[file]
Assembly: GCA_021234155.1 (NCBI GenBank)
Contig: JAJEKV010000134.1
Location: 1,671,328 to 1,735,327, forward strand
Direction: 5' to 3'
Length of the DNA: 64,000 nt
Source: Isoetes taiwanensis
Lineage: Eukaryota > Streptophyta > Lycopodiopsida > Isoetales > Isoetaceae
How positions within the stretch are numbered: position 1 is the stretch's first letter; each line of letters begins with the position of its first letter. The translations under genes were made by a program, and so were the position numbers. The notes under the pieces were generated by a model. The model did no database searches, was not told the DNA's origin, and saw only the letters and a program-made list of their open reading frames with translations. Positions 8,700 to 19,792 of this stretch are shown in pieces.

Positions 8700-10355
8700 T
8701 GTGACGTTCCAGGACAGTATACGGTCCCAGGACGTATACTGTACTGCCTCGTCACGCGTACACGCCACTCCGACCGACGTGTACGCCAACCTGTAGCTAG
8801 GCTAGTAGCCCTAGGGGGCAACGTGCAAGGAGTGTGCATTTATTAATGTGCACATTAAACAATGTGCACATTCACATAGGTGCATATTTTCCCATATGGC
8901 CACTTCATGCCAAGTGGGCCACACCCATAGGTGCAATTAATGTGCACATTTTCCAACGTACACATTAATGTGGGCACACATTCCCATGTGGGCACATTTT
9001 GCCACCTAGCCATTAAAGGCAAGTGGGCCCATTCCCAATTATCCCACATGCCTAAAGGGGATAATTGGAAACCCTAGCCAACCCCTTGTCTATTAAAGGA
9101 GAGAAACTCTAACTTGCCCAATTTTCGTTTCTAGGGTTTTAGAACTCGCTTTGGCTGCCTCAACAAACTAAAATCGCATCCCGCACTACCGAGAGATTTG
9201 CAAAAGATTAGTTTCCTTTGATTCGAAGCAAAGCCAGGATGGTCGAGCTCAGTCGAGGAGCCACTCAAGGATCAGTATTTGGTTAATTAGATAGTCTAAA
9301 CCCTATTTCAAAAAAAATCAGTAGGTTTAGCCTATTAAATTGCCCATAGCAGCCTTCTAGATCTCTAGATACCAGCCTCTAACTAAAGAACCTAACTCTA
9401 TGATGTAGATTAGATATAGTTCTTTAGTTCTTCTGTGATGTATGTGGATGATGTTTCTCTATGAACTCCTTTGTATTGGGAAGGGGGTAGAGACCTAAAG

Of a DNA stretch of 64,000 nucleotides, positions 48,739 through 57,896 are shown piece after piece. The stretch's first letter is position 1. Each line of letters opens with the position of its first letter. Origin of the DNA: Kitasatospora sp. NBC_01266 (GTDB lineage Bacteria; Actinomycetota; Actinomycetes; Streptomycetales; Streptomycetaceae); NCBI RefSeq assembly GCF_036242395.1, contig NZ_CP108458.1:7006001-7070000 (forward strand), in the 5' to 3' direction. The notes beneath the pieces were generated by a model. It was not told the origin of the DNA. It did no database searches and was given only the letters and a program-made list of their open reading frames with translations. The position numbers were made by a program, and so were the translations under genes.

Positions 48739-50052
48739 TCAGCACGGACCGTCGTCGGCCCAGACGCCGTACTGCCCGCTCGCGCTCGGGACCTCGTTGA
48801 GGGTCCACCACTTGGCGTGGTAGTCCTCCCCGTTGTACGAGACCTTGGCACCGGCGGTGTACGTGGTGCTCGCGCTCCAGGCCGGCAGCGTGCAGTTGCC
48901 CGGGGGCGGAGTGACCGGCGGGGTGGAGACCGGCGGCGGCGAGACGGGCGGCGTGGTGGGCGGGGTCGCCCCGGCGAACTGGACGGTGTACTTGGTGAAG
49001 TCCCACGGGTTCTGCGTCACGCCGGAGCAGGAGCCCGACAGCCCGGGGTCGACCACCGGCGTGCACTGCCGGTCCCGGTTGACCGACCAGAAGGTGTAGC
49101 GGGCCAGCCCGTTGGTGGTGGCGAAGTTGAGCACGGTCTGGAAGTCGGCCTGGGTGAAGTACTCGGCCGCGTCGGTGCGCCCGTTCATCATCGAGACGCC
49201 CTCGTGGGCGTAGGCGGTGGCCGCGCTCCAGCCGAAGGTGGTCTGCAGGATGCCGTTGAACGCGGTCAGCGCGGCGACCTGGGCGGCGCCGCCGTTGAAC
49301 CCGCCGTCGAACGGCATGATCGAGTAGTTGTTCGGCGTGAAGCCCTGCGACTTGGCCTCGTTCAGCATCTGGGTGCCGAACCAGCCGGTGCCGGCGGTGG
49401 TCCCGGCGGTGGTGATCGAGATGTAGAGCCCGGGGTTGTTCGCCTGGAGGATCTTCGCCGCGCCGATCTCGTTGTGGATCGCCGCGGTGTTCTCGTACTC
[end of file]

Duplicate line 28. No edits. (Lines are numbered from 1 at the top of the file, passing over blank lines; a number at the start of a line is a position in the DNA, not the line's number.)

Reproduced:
49401 TCCCGGCGGTGGTGATCGAGATGTAGAGCCCGGGGTTGTTCGCCTGGAGGATCTTCGCCGCGCCGATCTCGTTGTGGATCGCCGCGGTGTTCTCGTACTC